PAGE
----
Lion cub rescued from Beirut high-rise
Leo, a two-month-old lion, spent his short life on the balcony of a 14th-floor flat in the Lebanese capital of Beirut.
After he was rescued by animal protection activists Animals Lebanon, the courier company DHL helped to fly him to the Drakenstein lion sanctuary in Paarl, Western Cape, last week.
"When he arrived, it was the first time he had ever really been outdoors. He is adapting very well," said sanctuary owner Paul Hart.
"But he has some behavioural issues. Over time that will improve. He does not like being touched at all. He also has this very weird trait of looking up skyward all the time. I think he is looking for the roof."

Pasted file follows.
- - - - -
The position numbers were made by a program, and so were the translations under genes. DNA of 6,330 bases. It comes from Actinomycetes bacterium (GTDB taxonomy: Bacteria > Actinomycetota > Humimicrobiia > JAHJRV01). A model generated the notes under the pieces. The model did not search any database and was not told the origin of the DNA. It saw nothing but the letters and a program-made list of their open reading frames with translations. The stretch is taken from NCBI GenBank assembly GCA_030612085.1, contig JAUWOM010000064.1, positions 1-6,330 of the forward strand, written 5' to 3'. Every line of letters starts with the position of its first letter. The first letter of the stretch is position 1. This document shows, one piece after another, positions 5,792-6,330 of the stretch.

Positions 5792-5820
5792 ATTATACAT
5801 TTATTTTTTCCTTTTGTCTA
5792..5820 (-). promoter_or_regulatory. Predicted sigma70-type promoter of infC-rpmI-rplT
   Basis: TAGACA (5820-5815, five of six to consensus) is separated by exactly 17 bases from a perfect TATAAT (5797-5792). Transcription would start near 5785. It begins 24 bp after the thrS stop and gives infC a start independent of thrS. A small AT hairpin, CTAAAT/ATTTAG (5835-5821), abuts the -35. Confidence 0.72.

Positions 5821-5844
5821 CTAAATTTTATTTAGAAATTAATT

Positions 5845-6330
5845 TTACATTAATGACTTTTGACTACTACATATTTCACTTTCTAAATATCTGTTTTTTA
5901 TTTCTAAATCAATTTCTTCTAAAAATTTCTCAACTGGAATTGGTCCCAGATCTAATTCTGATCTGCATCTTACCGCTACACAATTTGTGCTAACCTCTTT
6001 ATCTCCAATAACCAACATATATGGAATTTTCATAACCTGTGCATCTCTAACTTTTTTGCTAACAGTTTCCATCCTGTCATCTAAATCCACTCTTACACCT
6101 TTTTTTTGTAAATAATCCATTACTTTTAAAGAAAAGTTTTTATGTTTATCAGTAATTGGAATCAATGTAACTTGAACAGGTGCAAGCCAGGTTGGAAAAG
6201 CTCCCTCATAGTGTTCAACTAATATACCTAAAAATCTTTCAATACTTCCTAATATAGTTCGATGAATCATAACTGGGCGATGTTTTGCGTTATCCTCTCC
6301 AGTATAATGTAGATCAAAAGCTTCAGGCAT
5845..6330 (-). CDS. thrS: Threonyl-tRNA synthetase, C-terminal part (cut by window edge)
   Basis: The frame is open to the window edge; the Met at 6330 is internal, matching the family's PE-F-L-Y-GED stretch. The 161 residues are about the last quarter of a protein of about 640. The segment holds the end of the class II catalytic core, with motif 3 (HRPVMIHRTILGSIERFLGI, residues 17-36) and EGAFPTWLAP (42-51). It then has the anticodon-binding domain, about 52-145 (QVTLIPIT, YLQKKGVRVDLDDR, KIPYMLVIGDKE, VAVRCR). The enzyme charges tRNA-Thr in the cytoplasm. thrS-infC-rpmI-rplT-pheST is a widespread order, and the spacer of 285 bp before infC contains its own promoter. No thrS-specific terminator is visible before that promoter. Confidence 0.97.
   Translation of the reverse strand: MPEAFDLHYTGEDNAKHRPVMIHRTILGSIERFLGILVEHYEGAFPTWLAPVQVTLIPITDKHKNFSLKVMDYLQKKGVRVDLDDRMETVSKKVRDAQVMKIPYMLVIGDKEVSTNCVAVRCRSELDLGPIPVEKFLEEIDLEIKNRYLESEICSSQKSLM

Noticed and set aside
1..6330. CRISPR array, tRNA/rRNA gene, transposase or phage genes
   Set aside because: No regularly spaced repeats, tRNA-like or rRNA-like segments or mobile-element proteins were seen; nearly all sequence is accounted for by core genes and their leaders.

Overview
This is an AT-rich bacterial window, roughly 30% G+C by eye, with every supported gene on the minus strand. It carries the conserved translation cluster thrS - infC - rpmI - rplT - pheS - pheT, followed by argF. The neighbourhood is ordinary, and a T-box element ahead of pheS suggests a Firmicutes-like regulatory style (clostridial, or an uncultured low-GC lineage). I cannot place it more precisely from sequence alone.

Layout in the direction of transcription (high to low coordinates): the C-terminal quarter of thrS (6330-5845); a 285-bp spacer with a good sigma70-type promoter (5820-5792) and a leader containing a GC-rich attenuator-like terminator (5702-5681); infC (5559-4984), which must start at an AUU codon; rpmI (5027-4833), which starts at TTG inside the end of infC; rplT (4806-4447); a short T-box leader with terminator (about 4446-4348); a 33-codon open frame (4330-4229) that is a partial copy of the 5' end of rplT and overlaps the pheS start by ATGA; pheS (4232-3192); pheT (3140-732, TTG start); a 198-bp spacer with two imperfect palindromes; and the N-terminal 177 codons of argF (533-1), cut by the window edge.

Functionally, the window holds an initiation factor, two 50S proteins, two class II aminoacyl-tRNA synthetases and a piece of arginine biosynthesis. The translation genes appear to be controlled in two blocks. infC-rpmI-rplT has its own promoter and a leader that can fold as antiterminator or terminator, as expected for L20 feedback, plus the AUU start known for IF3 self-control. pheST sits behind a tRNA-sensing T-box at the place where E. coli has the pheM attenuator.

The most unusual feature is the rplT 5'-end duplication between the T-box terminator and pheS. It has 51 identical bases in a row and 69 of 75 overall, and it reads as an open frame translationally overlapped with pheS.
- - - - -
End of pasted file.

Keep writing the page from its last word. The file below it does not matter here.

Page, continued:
Hart said it was not illegal to have wild animals as pets in Lebanon. The activists heard about Leo and convinced his owners that a sanctuary in Africa was a better home than their balcony.
"Apparently lion cubs sold as pets are smuggled in from Syria and they're usually sold for $350 (about R4500 into the pet market," said Hart.
Silke McCarthy, DHL's marketing and communications manager for sub-Saharan Africa, raised Leo's plight with her boss, and said his trip to South Africa "went smoothly".
But Leo can never become a fully wild animal.
"He is very human-imprinted and obviously hand-reared. The likelihood of him ever surviving in the wild and not getting himself into trouble because he ate somebody - because he associates humans with food - is nil," said Hart.
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